Thoughts & Process: Art Social Media Bad

While the title of this blog sounds more like a shit-post, it’s a conversation we as artists need to have. Right now, in 2021, there are many problems surrounding the construction of the major social media websites that make an artist trying to showcase their work struggle. And no, I’m not talking about elements like “cancel-culture” or any other websites having an agenda to push, that would be a topic better left for someone else to cover than myself. I’m talking purely about how each website is constructed to work, and why these structures cause problems for artists. So this is why…art social media bad.

One thing I want to address before we get started is this: what defines as growth for an artist? Some people would say the obvious follower count, how many likes and shares an artist gets on their work, and how much money they make off of these numbers. This isn’t a wrong take, but it does ignore the issue that large numbers do not equate to actual growth or popularity, especially when bot accounts and the ability to purchase followers exist. There’s also other factors, such as fan artists normally get more attention than original content artists, one artist may be more willing to advertise themselves more than another, and the idea that sometimes people like the artist’s character more than the art themselves, such as the case of some story time animators. Next, what about the artists who just want to share their passion, and for whatever reason, might not be trying to make money off their work? Those types of people might value comments and discussion on their art higher than likes themselves. Finally, large numbers also do not necessarily correlate with the artist’s skill level improving. I just wanted these factors to be made aware, but for this blog post I will be generalizing growth and development as:

  1. Likes
  2. Comments
  3. Shares
  4. Followers

Let’s begin

YouTube/Twitch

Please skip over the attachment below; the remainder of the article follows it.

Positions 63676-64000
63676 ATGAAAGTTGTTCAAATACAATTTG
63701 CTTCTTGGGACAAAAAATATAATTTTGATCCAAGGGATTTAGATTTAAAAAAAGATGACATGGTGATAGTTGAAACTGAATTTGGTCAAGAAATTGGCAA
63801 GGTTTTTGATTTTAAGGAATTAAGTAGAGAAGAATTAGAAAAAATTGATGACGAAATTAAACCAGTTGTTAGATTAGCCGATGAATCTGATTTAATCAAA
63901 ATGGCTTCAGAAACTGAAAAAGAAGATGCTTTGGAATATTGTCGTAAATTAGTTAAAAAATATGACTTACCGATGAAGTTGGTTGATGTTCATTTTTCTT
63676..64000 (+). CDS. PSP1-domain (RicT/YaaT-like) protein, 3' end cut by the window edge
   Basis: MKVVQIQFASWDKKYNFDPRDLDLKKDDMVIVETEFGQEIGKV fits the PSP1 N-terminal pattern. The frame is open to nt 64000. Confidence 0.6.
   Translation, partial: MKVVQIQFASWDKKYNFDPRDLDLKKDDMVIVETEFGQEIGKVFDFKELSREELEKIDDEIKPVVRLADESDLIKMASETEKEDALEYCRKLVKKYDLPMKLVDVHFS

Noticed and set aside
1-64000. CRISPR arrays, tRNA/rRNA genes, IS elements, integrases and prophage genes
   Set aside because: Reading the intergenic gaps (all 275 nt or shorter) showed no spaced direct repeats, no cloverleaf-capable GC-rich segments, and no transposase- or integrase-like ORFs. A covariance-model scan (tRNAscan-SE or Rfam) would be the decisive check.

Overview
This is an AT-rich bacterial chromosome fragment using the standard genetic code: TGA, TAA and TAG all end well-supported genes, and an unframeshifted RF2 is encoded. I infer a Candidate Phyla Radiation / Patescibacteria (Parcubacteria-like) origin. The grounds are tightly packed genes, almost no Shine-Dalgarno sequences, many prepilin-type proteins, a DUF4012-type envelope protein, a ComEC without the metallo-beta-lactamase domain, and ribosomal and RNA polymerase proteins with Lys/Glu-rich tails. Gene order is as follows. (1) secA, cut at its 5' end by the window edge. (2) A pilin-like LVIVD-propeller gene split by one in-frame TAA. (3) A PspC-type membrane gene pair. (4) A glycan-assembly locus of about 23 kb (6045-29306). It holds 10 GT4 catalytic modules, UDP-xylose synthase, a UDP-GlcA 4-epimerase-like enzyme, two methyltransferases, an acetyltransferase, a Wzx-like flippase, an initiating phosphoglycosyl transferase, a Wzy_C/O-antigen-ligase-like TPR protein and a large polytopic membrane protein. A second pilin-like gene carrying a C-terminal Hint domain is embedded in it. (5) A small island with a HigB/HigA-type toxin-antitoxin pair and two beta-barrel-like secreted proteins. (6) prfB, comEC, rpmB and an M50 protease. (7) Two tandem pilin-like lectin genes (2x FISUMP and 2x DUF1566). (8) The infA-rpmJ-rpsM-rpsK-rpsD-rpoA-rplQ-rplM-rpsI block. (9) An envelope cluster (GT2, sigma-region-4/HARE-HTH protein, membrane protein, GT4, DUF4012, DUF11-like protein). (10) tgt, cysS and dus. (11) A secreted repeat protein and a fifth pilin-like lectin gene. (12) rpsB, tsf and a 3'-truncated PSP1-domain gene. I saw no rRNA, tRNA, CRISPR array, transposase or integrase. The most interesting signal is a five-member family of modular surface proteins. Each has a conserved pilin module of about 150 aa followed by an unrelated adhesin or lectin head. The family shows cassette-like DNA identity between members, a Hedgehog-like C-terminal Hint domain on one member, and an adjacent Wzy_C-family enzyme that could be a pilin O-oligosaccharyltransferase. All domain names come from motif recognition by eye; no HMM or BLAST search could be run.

Yep, I’m starting with the big ones. I’m pairing these two because it seems exceptionally rare for one person to have an account on one platform but not the other, and for both of these platforms not to be used to their fullest. For those who don’t know, Youtube is a pre-made video viewing social platform, while Twitch is focused on live-streaming video. Many a people I’ve seen dreaming of becoming a Youtuber/Streamer, whether it be for art commentary, gaming, or even just vibing. When it comes to actual artists, I’ve seen artistic uploads in the forms of animatics, animated videos, speed paints, tutorials, and even a mixture of speed paint and commentary based on current events. With the way you can monetize on YouTube and Twitch as well, creating a platform on these websites becomes all too enticing. No matter the type of content creator, it appears that monetization can be difficult, as both platforms have very strict rules about the type of content that can be monetized, and those who try to make these two platforms their full time jobs too soon face serious financial struggles. Youtubers that seem like large channels, with 100k-500k subscribers, still deal with these problems, although these numbers still can average about $3,000 a month with sponsors included. As for Twitch, this study indicates you’d need an average following of 15-500k subscribers to get to sustainable full time income. There is definitely a money market here, but it’s good to recognize the red flags with these two websites.